Tesla Model 3 Lawsuit Over Fatal Crash Caused By “Autopilot” Failure Removed to Federal Court

Lawsuit alleges Tesla overstated the capabilities of its autopilot, which failed to prevent a crash into the back of a stopped fire truck.

Tesla faces a wrongful death lawsuit over problems with the Model 3 “Autopilot” system, alleging that the autosteer and traffic aware cruise control features failed to avoid a crash that left a California woman dead and her husband seriously injured.

The complaint (PDF) was originally filed by Derrick Monet in the Superior Court of California for Santa Clara county, on behalf of himself and the estate of his wife, Jenna Monet. However, the Tesla Model 3 lawsuit was removed to the federal court system this week by the electric car manufacturer.

Monet alleges that the Telsa Model 3 “autopilot” failed to live up to marketing and promotional statements made by the automaker, which advertises the vehicles with claims of full self-driving mode and promotes a false expectation that cannot be fulfilled due to defects of the Tesla Autopilot design.

Autopilot is a rapidly evolving Advanced Driver Assistance System (ADAS), which consists of many simultaneously working systems to steer, accelerate and apply the brakes of a vehicle automatically within its lane. While these technologies are expected to save thousands of lives, by avoiding driver errors that cause nearly all auto accidents, many of the technologies are new and may be prone to unknown programming errors.

The wrongful death lawsuit stems from a fatal Tesla autopilot crash that occurred on December 29, 2019, when the Monets were traveling on I-70 around 8:00am in the morning. According to the complaint, the 2019 Tesla Model 3 Autopilot system was activated, which Derek Monet was led to believe would auto steer the vehicle and engage other cruise control features. However, shortly enabling the autopilot features, the Model 3 crashed into the rear of a fire truck that was stopped in the left lane of I-70, which was on the scene of an earlier accident. His wife, Jenna, was pronounced dead at the scene from injuries sustained in the crash, while Derrick suffered severe injuries including nine fractures throughout his spine, neck, legs and ribs, forcing him to be discharged from the Air Force.

Monet alleges the Tesla autopilot failure was to blame for the crash, and that the vehicles automatic emergency braking (AEB) and auto steer features failed to react to approaching traffic conditions and threats, contributing to the death of Jenna.

The lawsuit alleges Tesla not only makes false promotions that its Model 3 vehicles is a Self-Driving vehicle, but also negligently designed the systems and failed to thoroughly test the components of its autopilot system before introducing it to customers. The lawsuit claims these omissions and deceptive marketing practices have left consumers to believe the vehicle does not require intervention or active supervision of the autopilots functionality, creating a hazardous, and in this case, life-threatening risk.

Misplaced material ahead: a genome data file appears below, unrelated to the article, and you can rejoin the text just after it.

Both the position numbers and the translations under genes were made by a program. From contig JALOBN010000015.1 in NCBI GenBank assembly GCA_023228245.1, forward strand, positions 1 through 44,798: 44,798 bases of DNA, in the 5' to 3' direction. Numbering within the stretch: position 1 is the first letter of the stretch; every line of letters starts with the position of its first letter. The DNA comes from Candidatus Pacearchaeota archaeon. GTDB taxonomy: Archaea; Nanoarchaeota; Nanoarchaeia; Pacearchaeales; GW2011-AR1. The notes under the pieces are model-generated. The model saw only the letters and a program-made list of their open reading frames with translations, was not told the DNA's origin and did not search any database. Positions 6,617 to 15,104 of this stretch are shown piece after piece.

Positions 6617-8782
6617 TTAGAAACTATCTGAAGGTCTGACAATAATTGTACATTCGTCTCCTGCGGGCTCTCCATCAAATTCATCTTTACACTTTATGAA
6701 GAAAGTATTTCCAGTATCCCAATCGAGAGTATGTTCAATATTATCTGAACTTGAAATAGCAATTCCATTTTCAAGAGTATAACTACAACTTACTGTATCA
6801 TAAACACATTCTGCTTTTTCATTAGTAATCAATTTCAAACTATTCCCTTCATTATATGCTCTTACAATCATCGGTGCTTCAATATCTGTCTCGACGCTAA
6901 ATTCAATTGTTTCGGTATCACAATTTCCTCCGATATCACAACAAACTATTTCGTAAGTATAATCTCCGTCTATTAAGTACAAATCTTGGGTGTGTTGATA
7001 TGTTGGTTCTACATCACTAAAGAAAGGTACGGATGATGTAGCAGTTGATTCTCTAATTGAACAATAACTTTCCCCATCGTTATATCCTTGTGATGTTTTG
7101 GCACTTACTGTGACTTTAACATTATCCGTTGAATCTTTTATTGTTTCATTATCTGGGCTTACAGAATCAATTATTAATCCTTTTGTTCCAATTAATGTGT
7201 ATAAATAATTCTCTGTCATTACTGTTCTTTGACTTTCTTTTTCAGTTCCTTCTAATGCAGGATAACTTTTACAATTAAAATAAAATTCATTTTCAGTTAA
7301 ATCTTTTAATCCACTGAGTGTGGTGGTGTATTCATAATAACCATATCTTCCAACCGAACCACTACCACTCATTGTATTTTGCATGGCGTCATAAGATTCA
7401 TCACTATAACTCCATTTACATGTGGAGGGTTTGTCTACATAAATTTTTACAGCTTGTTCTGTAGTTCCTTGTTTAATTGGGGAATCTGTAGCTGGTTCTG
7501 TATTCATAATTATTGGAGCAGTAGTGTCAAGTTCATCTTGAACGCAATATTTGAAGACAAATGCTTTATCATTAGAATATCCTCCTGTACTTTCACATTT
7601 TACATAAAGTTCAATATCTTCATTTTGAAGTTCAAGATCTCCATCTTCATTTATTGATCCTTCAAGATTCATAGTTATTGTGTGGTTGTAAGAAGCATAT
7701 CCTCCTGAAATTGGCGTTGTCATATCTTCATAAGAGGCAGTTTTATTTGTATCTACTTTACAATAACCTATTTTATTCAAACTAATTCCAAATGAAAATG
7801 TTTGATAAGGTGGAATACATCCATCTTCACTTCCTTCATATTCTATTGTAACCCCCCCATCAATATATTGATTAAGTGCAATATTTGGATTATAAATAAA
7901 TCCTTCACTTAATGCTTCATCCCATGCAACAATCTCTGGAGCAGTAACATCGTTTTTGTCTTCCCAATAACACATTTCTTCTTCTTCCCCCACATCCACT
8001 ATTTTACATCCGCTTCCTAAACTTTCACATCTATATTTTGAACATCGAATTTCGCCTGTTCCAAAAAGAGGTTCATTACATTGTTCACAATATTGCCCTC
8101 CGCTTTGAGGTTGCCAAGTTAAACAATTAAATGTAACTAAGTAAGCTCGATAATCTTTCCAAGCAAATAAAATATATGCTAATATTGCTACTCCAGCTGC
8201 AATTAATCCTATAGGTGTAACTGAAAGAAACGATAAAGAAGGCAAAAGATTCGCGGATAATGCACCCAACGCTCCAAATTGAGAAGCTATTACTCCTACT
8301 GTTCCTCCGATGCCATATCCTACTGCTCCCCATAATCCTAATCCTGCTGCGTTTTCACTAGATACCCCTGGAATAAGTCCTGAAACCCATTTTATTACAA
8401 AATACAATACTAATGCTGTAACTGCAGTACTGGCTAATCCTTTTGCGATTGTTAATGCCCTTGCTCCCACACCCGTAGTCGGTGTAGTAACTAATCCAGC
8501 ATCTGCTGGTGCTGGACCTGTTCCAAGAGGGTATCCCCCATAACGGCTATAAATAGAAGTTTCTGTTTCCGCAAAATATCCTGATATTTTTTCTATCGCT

Specifically, Monet states Tesla is aware of several autopilot accidents caused or exacerbated by the lack of its regenerative braking systems and AEB, which are controlled by computers that can activate and deactivate them, whether or not the driver intervenes and presses the brake pedal.

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Monet states in the lawsuit “the lack of an effective Automatic Emergency Braking in their vehicles allowed a crash to occur that should have otherwise been avoided or reduced in severity” and that “Tesla falsely creates the expectation that the Tesla is capable of identifying and safely negotiating situations the car is simply not capable of.”

The lawsuit presents claims of  intentional misrepresentation, negligence, fraudulent concealment, breach of warranty, strict liability and others.

Tesla Autopilot Lawsuits and Investigation

In July 2021, a similar Tesla autopilot failure resulted in another wrongful death lawsuit against the automaker, alleging Tesla was partially at faulty for the death of 15-year-old Jovani Maldonado after a Model 3 failed to slow down until a fraction of a second before the crash.

The U.S. National Highway Traffic Safety Administration (NHTSA) launched a Tesla autopilot investigation in August 2021, which outlined at least 17 injuries and one death linked to eleven separate crashes involving a Tesla electric vehicle veering off a roadway and striking other vehicles at emergency first responder scenes while the Autopilot and Traffic Aware Cruise Control were activated.

According to the NHTSA Office of Defects Investigation (ODI), most of the incidents occurred at night and all involved scene control measures, such as first responder vehicle lights, flares, an illuminated arrow board, and road cones, which could disrupt the auto-pilot functionality.

Officials announced the investigation will assess the technologies and methods used to monitor, assist, and enforce the driver’s engagement with the dynamic driving task during Autopilot operation to determine the contributing circumstances which has allegedly caused the eleven reported crashes. The autopilot under investigation has been used in approximately 765,000 Tesla Model 3, Model S, Model X, and Model Y electric vehicles, according to officials.


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